Chasing Humanity, Discovering Himself
BY JACKSON CHEN | In his 30 years as a photographer, Q. Sakamaki has walked through the aftermath of 2011’s 9.1-magnitude earthquake and tsunami in Japan. He has documented the destruction and leftover rubble after the Israel-Gaza conflict in 2014. In New York, he covered the 1988 Tompkins Square Park riots in the East Village, where encamped homeless people, rebellious youth, and drug addicts clashed with police.
His photos capture extremely intimate moments where it seems humans are at their most exposed. Sakamaki explained that he is chasing the answer to the question of “what is the meaning of humanity, what is it to be a human being?” in his photography.
“Because I’m a photographer, because I’m a journalist, I would like to know what’s behind the scenes, why people fight, why people kill each other, always I’m thinking about it,” Sakamaki said of his thought process, during an interview near his Morningside Heights home. “And then I would like to catch something pretty, so actually doesn’t matter the passion: music, culture, or war.”
While he originally envisioned being a novelist or a fashion photographer, his passion for photojournalism sparked after he emigrated from Japan to the East Village in 1986. When he first moved there, he was shocked at the scene the encountered within Tompkins Square Park and in the surrounding neighborhood, comparing what he saw to a Third World country. But as he assimilated into the area, he became absorbed in the energy of those squatting in the park.
“Tompkins Square Park movement was expression of the people’s soul, how people are feeling naturally, instinctively,” Sakamaki said. “It touched me a lot.”
And after covering the gritty reality in the park, the protests, and the police brutality that came in response, Sakamaki began steering his photography efforts toward human rights. It was a natural bridge for him to cross given his interest in global affairs since the time he was a teenager, he explained. He completed his master’s degree in International Affairs at Columbia University, informing his future pursuits.
Since then, Sakamaki has traveled to an impressive range of countries, including Sri Lanka, Burma, Bangladesh, Haiti, Brazil, Sudan, Liberia, Egypt, and more. He has always been attracted to conflict and war zones. His camera equipment ranges from a Canon DSLR to his iPhone and, when it’s possible to use, a film camera. Due to the expense of developing film, however, that approach is often not feasible, which he regrets given its superior image quality to digital.
Sakamaki has, at times, put his life at risk to snap closely personal portraits that make the viewer feel as if they were there. Particularly in Cairo, his camera attracted unwanted attention and he was severely beaten by a mob, captured and jailed for several nights, and blindfolded and interrogated for being a photojournalist in an area he was not welcome.
He said he often heard, while blindfolded, people getting beaten until their voices vanished due to what he could only assume was their having passed out. Elsewhere, he was caught by a ricocheting bullet from an Israeli soldier and attacked twice in Brazil. While he produced, in each case, moving images that shaped his own understanding and experience of the world, he was left with a parting burden.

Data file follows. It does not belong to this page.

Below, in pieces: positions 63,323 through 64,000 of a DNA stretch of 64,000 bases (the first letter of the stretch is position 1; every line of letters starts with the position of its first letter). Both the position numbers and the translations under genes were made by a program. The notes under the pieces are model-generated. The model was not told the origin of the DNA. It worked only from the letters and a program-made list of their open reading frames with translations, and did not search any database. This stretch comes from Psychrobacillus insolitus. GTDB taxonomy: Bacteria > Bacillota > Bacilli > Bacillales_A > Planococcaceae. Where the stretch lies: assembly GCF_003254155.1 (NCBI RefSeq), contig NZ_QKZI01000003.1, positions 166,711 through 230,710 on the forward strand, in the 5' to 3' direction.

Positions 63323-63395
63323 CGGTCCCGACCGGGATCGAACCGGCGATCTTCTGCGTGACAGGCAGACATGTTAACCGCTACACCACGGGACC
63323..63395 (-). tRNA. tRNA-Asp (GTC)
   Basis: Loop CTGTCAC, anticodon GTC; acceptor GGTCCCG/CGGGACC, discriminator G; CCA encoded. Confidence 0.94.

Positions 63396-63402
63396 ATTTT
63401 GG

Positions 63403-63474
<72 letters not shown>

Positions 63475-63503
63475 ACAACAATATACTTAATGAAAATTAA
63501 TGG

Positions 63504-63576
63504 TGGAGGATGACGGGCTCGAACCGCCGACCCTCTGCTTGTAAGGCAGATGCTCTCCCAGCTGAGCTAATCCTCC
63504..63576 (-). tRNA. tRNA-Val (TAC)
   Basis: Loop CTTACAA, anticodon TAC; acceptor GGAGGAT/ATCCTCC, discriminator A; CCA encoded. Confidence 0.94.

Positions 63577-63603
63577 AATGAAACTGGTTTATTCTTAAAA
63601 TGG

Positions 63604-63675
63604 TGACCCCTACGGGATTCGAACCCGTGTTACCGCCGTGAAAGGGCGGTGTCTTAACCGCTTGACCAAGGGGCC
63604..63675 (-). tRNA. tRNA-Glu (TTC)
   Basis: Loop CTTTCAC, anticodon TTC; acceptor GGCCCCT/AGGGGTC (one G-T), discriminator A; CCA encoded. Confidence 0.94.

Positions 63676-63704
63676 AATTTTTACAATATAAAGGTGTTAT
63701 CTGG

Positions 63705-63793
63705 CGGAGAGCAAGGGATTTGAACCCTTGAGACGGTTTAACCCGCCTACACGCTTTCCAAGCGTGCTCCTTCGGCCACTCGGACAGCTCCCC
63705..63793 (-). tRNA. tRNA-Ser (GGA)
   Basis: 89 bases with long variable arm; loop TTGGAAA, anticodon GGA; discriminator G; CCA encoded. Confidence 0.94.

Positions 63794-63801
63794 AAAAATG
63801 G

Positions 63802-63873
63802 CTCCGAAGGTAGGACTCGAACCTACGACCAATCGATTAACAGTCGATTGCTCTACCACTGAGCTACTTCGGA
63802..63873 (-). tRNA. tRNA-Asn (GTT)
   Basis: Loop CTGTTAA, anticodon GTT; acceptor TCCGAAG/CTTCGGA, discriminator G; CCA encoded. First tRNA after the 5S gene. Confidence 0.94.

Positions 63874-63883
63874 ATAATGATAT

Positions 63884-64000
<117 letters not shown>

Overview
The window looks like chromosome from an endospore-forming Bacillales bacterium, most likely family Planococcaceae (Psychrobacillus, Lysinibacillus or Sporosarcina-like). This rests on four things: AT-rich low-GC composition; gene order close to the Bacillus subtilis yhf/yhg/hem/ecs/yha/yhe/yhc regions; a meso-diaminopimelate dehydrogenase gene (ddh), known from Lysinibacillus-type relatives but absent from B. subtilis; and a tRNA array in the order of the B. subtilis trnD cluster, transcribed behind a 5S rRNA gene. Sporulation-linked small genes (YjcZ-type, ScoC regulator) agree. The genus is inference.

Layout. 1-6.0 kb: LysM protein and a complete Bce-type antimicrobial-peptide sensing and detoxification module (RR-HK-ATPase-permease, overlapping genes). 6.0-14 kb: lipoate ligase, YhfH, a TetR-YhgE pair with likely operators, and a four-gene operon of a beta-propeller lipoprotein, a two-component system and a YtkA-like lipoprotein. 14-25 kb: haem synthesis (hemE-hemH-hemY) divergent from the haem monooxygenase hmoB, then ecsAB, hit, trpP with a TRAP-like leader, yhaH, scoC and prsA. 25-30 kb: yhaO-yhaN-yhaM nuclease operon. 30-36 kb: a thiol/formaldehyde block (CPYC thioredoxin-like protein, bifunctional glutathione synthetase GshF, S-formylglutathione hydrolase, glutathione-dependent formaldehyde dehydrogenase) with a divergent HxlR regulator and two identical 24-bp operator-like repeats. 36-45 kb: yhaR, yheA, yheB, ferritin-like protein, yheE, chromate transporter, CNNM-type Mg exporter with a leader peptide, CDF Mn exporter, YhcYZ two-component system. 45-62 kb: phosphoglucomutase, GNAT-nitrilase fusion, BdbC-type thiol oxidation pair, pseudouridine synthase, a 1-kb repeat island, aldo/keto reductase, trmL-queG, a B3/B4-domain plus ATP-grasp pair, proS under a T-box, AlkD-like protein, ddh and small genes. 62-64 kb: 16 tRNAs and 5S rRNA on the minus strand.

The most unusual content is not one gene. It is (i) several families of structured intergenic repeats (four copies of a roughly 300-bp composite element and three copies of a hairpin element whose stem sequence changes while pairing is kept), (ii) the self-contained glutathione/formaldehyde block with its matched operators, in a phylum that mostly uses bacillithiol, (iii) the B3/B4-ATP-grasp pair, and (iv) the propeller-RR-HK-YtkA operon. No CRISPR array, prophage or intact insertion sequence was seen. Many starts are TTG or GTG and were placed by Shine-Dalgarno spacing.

“After that experience in Cairo, I could contain, but some of the Israel-Palestine, got shot, also I was attacked in the streets of Rio de Janeiro twice, those experiences come together,” Sakamaki said of the post-traumatic stress disorder he now contends with. “I can’t deal with it. I thought I could manage to control, but sometimes no. That is dangerous.”
Whatever the personal cost, his dedication to his work has been widely acknowledged, securing for him several prestigious awards, including World Press Photo’s People in the News First Place Prize in 2007 for his coverage of the civil war in Sri Lanka.
“Compared to Sudan, compared to Angola, Sri Lanka is okay,” Sakamaki recalled. “Compared to the Israel-Palestine conflict, it’s a so-called ‘unseen war, unseen conflict.’ So I feel like I should, first, like to know what’s going on by myself. Second, I would like to tell other outside people.”
These days, he’s still just as attracted to the idea of understanding the humanity of others, but he’s beginning to incorporate introspection into his works of photo-documentary and fine art photography. In an exploration of his own sense of self, he is trying to capture an understanding of his own ever-developing personal identity. He explained that while he’s ethnically Japanese, he feels American, but he’s also traveled to many different countries where he picked up pieces of culture that also have shaped his identity.
He admits it all adds up to a complicated concept to wrap his brain around.
“I’m chasing my own identity, I’m actually in limbo all the time,” Sakamaki explained. “Ethnicity is part of it, culture, own experiences, and then changing the identity, step by step, slowly. Identity not only come from blood, not from religion. We can change it, it automatically growing, slighting changing, developing. The point is I would like to know how we develop those identities, those human acts to exist, to coexist with other people.”